Not much still life composition or special lighting or background to speak of. Just natural light from the window onto the desk in my room, which thankfully is a neutral grey colour. Ideally I’d use my big camera, but it’s at my place so I’m stuck with the s110.
The one I ended up submitting is the one with camera and paraphrenalia scattered around, supposedly tastefully. I also took a couple from traditional angles.
I uploaded to their flickr group, not confident enough to upload to their fb group yet, I think people on flickr are more welcoming and tolerant than on fb. May be it’s just perception. Hopefully I get some good comments.
Hard to believe that so many people believe the sun revolves around the earth. While I had to stop for 10 seconds to remember the correct order of the planets (Jupiter comes before Saturn, I always get confused; I’m good with the rest), it’s a little shocking to learn that there is a gap in education or belief system in some pockets of the population. Wow.
I also learned a new word: orrery, which means a mechanical model of the solar system. The epitome of steam punk art, if you asked me. I spotted this post via flipboard, of a beautiful orrery designed and handcrafted by ken condal.
If only we can show this to the people who think the sun goes around the earth, hopefully we can reduce the ignorance.
Close your eyes, sit still, breathe slowly. What do you hear?
Unfortunately for me, it’s not just the clock ticking or the faint turn of the fan on the computer, it’s a constant, inescapable cachophony of traffic and people noises. I can’t hear myself think, I can’t relax, it’s very disruptive and annoying. If I had to lose a sense (and no disrespect to those who have) I have always said I’d rather be hard of hearing.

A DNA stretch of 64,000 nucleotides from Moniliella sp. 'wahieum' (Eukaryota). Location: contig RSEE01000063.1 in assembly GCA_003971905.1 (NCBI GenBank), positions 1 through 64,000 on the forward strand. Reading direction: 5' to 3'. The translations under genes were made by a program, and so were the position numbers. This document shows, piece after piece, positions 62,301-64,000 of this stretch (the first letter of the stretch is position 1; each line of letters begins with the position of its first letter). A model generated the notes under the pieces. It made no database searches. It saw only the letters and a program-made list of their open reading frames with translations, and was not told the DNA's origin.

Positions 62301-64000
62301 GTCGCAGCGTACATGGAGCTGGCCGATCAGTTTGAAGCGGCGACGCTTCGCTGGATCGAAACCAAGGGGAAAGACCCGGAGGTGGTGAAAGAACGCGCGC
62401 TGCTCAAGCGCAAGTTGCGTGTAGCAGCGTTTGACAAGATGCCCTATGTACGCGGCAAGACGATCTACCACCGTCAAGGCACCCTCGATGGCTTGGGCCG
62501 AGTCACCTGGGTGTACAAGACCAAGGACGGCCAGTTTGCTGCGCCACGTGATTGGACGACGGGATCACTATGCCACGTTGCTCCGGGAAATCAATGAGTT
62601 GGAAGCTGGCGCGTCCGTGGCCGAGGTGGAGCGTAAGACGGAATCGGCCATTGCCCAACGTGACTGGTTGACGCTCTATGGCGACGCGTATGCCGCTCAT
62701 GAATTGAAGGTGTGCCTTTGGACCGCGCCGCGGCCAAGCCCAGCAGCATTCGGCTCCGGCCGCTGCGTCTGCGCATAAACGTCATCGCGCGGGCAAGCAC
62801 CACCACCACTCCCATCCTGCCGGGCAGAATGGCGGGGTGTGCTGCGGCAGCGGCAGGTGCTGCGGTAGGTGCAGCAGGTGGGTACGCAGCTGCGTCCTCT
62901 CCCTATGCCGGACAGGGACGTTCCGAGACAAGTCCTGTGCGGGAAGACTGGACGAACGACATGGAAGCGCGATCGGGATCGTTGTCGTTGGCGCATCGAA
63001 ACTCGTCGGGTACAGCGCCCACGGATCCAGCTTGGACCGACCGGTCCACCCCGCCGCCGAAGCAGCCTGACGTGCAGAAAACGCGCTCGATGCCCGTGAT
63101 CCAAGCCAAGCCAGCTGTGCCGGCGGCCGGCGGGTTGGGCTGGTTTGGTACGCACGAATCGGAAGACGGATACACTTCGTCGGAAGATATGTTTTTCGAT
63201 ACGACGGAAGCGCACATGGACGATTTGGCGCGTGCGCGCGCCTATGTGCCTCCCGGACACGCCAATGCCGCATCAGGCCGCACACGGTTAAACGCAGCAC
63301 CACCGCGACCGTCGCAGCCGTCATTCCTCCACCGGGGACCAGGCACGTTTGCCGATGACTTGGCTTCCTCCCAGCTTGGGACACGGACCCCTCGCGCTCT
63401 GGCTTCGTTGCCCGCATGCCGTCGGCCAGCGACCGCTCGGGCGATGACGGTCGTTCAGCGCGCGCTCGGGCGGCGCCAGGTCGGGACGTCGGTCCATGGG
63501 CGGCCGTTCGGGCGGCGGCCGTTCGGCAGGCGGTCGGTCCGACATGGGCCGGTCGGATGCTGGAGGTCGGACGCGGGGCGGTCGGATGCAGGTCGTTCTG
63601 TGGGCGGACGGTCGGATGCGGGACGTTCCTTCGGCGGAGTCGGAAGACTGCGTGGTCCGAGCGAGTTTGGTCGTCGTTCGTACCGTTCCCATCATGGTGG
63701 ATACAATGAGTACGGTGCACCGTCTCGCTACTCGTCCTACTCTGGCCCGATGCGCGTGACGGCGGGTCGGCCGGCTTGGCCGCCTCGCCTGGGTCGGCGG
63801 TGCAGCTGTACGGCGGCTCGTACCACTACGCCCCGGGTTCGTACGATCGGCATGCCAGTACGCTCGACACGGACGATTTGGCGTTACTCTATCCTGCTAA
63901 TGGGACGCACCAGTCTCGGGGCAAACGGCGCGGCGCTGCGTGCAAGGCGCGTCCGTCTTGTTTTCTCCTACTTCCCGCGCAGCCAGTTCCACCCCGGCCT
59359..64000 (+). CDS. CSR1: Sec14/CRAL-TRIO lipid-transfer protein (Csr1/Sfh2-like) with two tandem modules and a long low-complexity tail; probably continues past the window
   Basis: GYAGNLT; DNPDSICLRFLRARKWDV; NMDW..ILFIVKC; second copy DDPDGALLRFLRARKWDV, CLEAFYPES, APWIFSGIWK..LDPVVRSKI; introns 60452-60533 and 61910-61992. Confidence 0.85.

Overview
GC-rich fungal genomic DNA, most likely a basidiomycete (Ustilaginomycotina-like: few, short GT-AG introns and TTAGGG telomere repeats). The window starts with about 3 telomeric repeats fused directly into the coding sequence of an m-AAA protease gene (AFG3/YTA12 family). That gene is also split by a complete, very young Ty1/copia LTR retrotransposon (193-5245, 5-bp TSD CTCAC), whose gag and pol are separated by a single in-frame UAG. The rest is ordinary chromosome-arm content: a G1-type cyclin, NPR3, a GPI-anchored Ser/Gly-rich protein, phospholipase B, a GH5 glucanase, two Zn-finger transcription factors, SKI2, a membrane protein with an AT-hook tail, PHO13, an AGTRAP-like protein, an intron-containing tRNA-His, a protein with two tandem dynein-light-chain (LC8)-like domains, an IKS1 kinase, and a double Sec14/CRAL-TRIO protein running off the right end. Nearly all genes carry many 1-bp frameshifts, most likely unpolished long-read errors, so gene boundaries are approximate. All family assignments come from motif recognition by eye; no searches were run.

Where to find quiet places? Truly quiet, tranquil places free of human or human-made sounds. Surprisingly, it’s not Antarctica because of all the tourist and research activities. Not the North Pole or Canada or Siberia due to commercial aircraft routes. In order for an area to qualify as a quiet place, it has to be at least 1,200 square miles, large
enough to create a sound buffer around a central point of absolute quiet
According to bbc future, only about 12 of these places exist in the US and there are more in South America and Scandanavia.
Seems that to experience true quiet, these places have to be built. Called anechoic chambers, they are both sound proof and sound wave-absorbing. The quietest place on earth is a room at Orfield Laboratories, Minneapolis, which can apparently drive people mad. With no sounds, the only sounds a person hears are heartbeat, breathing and the rushing noise made inside the ear. May be we could all do with a sound absorbing room in our lives.
We had buffet shabu shabu lunch and were very full afterwards. Walked around the mall, then took mm’s car out for a drive. More walking around, no particular theme or aim. Too full for dinner, just had a coffee and dessert.